Parent Subsidy Expanded to Newcomers, Policy Launched to Create Child-Care Spaces
Changes to the Parent Subsidy, effective Nov. 1, aim to ensure that newcomers to the province, such as internationally recruited workers and Ukrainian families, can access high-quality, affordable child-care services.
“Making sure that all New Brunswick families can access quality, affordable early learning and child-care supports our economy and the success of our children,” said Education and Early Childhood Development Minister Bill Hogan. “By expanding our Parent Subsidy to include more families, we are promoting the long-term growth of our population and encouraging greater workforce participation of hundreds of internationally trained nurses and newcomers.”
Changes to regulations under the Early Childhood Services Act remove permanent residency as an eligibility requirement for the subsidy. This change supports New Brunswick’s obligations to increase the accessibility and affordability of child care under the Canada-New Brunswick Canada-Wide Early Learning and Child Care Agreement and encourages more women to participate in the workforce.
“Every child deserves the best start in life,” said federal Families, Children and Social Development Minister Karina Gould. “Today’s announcement will provide relief for more families in New Brunswick and allow increased participation in the labour force.”
The federal-provincial agreement builds on the New Brunswick Early Learning Centre and New Brunswick Early Learning Home designation program.
In addition, a new policy will take effect Nov. 1 to create child-care spaces and better meet the needs of families. Policy 901 – Space Allocation for Designated Early Learning and Child Care Facilities promotes the responsible growth and allocation of designated spaces for preschool-aged children by:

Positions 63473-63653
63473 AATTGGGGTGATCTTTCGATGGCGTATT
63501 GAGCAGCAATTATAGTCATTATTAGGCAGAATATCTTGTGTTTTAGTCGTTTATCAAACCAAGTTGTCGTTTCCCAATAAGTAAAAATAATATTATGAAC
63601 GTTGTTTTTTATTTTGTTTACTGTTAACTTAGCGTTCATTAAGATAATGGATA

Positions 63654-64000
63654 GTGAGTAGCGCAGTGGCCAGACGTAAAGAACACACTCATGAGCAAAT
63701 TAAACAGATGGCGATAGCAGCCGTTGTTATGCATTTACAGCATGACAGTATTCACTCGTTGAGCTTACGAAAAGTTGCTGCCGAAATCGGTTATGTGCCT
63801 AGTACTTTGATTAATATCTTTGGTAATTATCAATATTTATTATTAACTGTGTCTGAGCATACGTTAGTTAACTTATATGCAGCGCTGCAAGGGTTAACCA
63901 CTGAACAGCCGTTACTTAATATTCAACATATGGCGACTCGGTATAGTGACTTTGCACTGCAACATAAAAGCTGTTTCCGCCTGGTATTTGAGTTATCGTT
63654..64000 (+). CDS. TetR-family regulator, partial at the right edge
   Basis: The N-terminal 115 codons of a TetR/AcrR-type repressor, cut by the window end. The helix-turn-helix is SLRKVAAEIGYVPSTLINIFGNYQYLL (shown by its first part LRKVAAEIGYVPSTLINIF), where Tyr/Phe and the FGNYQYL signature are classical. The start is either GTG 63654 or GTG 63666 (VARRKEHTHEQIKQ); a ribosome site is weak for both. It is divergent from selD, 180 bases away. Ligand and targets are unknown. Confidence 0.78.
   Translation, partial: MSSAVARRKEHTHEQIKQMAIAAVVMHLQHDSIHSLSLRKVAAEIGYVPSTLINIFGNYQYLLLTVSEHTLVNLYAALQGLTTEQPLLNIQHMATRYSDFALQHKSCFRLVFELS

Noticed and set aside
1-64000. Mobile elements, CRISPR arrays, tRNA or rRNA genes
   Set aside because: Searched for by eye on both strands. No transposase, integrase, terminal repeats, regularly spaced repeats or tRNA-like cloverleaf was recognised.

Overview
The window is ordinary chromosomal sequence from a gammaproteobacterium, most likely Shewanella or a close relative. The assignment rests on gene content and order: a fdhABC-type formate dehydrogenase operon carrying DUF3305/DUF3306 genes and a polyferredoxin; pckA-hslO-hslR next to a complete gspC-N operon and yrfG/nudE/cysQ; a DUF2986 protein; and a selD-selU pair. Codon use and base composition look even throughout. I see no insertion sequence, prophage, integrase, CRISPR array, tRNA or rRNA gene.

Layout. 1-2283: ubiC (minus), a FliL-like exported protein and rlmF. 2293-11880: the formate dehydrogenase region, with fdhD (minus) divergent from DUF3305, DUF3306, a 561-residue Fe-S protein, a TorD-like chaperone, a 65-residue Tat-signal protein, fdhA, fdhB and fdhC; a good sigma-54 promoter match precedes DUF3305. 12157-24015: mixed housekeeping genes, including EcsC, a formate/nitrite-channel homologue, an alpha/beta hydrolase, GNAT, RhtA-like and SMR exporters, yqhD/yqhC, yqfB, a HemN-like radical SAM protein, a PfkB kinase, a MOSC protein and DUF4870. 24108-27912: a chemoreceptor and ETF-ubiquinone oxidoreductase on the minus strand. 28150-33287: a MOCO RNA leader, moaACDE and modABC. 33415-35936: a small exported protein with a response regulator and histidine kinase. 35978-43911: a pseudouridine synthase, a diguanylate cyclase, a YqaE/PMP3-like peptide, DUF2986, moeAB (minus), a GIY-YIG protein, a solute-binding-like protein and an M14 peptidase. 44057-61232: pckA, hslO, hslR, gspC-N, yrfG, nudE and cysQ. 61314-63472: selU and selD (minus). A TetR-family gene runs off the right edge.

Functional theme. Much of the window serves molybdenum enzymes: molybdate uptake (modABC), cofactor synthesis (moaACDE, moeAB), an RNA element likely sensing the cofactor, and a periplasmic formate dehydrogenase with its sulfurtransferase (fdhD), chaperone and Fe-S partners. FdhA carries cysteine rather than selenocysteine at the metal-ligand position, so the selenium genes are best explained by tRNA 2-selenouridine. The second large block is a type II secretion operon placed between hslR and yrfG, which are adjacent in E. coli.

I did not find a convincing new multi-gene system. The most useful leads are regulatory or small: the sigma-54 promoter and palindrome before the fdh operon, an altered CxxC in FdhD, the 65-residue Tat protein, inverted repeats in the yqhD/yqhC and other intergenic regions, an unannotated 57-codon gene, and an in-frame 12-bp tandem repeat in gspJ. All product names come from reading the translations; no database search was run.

-Prioritizing not-for-profit facilities, including homes.
-Evaluating the needs of communities based on population and/or economic growth.
-Receiving project proposals that ensure greater access for diverse populations and reflect New Brunswick’s official languages status.
This policy was informed by provincewide engagement sessions held during the spring and summer and an analysis of child-care gaps around the province. Families were asked about their needs and the obstacles they faced in accessing child care. These conversations also provided insight on the challenges of operators.
The federal-provincial funding agreement invests $544 million over five years, aiming to provide New Brunswick families with $10 per day child care, on average, by 2026 and to create an additional 3,400 early learning and child-care spaces for children aged five and under by the end of March 2026. The federal government is providing nearly $492 million while the provincial government is contributing $53 million. This is in addition to the more than $70 million invested annually in the province’s early learning and child-care sector.